When your controller is shaped like a gun complete with trigger, it's only natural there would be more than a few arcade shooter titles in the (relatively) early stages of VR. I won't claim to have played them all, but I would say that REGENESIS by Hyperbook Studio is definitely one of the better ones I've played. Though I'm not a fan of how it makes you have to move around, which is naturally awkward when you're literally tethered to a computer, and occasionally the designs got a tad monotonous, I did enjoy pretty much everything else about the game. It is a shallow experience, I could never play it for more than a few rounds before I would move on to something else. Still, I could see me breaking out this game whenever I have friends over to play on the Vive.
REGENESIS Arcade DELUXE is available on Steam for $9.99.
The word "Arcade" is key in that title, as it's just like the old arcade games. The story is just an excuse for the action, not any attempt at a deep narrative. The tutorial is you waking up from cryogenic slumber and suddenly there are a bunch of robots who want you dead. It's a thin pretense for giving you weapons and throwing robots at you until you die, but in a game like this that's all the story really needs to be.
Again, "Arcade" is the keyword in the title. The action really channels those shooter games that are at the old arcades remaining in my area, but with a VR edge that makes them somehow both smoother and not. Enemies are coming in on all sides, so you had better stay on your toes to avoid losing one of your three lives.
Point and shoot
This is a shooter with a VR controller that has a trigger. Shoot by pointing the controller at a thing pulling the trigger and if the thing was in front of your gun it won't be there anymore. You have a blaster rifle, a railgun, and a shotgun that you can switch around by flicking the trackpad, and if you put the controller behind your head you can change from your guns to a shield and a gravity gun assuming the motion tracks. The former is just your standard directional block, and the latter lets you throw around bits of the scenery and some enemies, which is really handy against shielded enemies. I actually also really liked taking one of the park benches and whipping it around to annihilate enemies that got too close. There's a good, visceral satisfaction to it that only gets better as you increase your level and give your guns upgrades. I wish you could get some permanent upgrades though, not just a few new levels. Still, I can't complain about that as vehemently as in the past because it is essentially an arcade game, and if you retained the past players upgrades whenever you started a new game at an arcade, that would probably make everything way, way too easy.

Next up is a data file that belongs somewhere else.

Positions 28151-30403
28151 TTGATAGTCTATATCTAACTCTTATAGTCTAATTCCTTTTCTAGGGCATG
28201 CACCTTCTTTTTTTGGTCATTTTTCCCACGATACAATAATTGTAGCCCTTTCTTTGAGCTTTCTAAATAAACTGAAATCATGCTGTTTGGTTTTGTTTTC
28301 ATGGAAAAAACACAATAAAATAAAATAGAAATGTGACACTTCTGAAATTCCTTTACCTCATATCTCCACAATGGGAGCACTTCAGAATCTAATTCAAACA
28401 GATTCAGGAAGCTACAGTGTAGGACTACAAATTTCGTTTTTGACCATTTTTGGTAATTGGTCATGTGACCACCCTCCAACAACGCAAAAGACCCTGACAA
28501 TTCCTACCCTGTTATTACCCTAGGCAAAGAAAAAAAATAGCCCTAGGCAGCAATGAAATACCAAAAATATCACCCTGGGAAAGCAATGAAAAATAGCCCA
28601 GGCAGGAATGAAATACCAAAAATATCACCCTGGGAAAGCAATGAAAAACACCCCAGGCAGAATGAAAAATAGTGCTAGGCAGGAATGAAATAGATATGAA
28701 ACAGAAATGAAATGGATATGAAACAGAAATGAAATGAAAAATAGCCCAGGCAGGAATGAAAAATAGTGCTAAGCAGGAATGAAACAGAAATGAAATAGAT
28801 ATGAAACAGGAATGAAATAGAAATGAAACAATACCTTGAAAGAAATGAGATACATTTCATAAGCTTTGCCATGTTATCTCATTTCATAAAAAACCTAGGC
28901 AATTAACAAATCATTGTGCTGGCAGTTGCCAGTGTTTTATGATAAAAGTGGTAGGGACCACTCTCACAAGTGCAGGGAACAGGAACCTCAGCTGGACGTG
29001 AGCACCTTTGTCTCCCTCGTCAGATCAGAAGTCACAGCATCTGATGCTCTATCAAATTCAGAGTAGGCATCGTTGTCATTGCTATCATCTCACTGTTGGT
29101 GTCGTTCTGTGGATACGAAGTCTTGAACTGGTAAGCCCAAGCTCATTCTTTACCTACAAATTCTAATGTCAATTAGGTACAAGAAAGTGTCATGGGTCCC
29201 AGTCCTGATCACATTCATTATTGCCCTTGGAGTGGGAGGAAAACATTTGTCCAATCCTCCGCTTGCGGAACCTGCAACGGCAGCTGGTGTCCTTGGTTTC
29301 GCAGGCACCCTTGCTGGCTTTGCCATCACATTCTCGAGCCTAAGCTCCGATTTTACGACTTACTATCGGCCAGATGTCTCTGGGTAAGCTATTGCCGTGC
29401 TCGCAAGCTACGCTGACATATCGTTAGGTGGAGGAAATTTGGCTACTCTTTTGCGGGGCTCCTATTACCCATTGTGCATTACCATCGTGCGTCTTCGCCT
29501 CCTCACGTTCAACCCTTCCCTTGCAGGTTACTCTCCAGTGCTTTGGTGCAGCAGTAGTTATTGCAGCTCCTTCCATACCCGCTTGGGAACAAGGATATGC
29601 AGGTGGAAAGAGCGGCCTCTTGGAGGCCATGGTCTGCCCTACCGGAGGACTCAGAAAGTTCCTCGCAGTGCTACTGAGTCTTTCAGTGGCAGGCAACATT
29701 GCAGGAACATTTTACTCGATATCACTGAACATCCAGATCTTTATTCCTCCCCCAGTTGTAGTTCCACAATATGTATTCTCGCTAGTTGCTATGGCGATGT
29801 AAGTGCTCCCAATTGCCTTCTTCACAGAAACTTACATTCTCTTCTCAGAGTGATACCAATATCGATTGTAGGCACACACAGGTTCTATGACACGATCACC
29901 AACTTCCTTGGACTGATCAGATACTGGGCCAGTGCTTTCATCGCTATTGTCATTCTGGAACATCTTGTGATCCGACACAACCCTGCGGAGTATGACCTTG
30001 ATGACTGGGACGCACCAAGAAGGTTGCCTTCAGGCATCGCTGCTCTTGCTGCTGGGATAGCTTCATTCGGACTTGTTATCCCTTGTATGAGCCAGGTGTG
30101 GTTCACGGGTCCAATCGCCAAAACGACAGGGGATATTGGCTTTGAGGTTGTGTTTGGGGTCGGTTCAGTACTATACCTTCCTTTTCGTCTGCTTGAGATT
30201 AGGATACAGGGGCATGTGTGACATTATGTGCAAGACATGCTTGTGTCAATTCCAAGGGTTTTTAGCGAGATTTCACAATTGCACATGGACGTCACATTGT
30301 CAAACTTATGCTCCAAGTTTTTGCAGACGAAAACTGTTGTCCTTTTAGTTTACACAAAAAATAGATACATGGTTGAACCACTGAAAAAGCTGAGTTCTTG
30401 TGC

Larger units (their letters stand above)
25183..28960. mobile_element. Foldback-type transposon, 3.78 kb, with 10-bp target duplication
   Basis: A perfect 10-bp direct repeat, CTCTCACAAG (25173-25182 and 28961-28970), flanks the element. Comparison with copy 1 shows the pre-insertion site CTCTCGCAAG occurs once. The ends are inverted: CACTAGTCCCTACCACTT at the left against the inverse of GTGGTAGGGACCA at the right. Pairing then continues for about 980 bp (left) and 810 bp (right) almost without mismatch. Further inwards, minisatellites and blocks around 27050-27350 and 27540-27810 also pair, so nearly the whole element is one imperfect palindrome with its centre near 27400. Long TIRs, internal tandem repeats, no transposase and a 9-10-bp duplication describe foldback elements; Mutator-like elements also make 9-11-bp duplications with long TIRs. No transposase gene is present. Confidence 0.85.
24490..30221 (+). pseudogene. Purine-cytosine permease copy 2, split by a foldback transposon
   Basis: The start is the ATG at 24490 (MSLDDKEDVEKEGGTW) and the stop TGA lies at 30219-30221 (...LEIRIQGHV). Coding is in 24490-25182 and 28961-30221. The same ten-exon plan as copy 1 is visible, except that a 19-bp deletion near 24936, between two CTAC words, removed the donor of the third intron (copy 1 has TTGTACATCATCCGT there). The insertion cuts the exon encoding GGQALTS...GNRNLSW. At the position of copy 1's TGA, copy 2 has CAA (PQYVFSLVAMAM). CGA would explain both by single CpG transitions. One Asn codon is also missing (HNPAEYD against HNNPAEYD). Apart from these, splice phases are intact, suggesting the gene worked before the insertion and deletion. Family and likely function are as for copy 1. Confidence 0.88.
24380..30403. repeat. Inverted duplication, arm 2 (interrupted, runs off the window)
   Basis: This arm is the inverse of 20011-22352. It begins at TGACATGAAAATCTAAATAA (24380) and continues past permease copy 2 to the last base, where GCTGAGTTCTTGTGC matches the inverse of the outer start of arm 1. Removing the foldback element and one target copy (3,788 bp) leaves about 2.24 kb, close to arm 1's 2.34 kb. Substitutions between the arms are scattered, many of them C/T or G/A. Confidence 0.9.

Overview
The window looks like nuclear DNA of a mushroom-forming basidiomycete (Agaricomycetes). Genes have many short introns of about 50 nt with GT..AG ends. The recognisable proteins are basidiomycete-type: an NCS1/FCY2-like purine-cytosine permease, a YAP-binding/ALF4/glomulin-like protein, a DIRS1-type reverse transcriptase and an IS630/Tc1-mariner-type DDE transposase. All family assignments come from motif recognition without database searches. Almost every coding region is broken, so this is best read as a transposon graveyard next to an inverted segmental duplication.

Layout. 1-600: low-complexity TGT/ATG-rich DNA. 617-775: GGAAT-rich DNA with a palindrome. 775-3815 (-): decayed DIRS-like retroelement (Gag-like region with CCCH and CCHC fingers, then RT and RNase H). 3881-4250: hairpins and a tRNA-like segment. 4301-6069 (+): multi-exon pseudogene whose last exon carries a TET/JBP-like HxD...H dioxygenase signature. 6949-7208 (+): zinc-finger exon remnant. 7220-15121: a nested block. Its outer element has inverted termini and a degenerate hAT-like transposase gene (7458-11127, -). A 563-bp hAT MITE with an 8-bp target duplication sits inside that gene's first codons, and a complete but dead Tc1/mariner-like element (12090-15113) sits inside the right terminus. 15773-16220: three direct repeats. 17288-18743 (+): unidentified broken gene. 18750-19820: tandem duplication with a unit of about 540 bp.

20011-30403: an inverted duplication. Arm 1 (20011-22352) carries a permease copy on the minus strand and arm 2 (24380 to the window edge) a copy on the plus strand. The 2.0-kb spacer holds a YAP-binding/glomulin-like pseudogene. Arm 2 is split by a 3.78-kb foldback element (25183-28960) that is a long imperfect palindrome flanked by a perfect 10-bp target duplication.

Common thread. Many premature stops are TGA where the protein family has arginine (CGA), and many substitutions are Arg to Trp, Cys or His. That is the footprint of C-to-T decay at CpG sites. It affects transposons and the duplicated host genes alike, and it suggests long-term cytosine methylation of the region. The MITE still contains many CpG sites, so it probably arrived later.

I will say the biggest point against this game is the fact that it requires your to move around a lot. I wouldn't mind moving a little in game, though it is awkward clicking the trackpad on either stick to move, especially since you're getting swarmed constantly from all sides, but there's no option to click around to turn, so I'm standing in my play area spinning around in a headset that's physically tethered to a computer, afraid at any moment I'm going to fall like an AT-AT in Return of the Jedi. I'm not opposed to the immersion aspect of that movement, but I would have loved an alternative movement control that didn't make me accidentally change my weapon half the time so I'd go underneath a robot with what I thought was a shotgun for a devastating blow only to tickle it with a single wimpy shot from the blaster.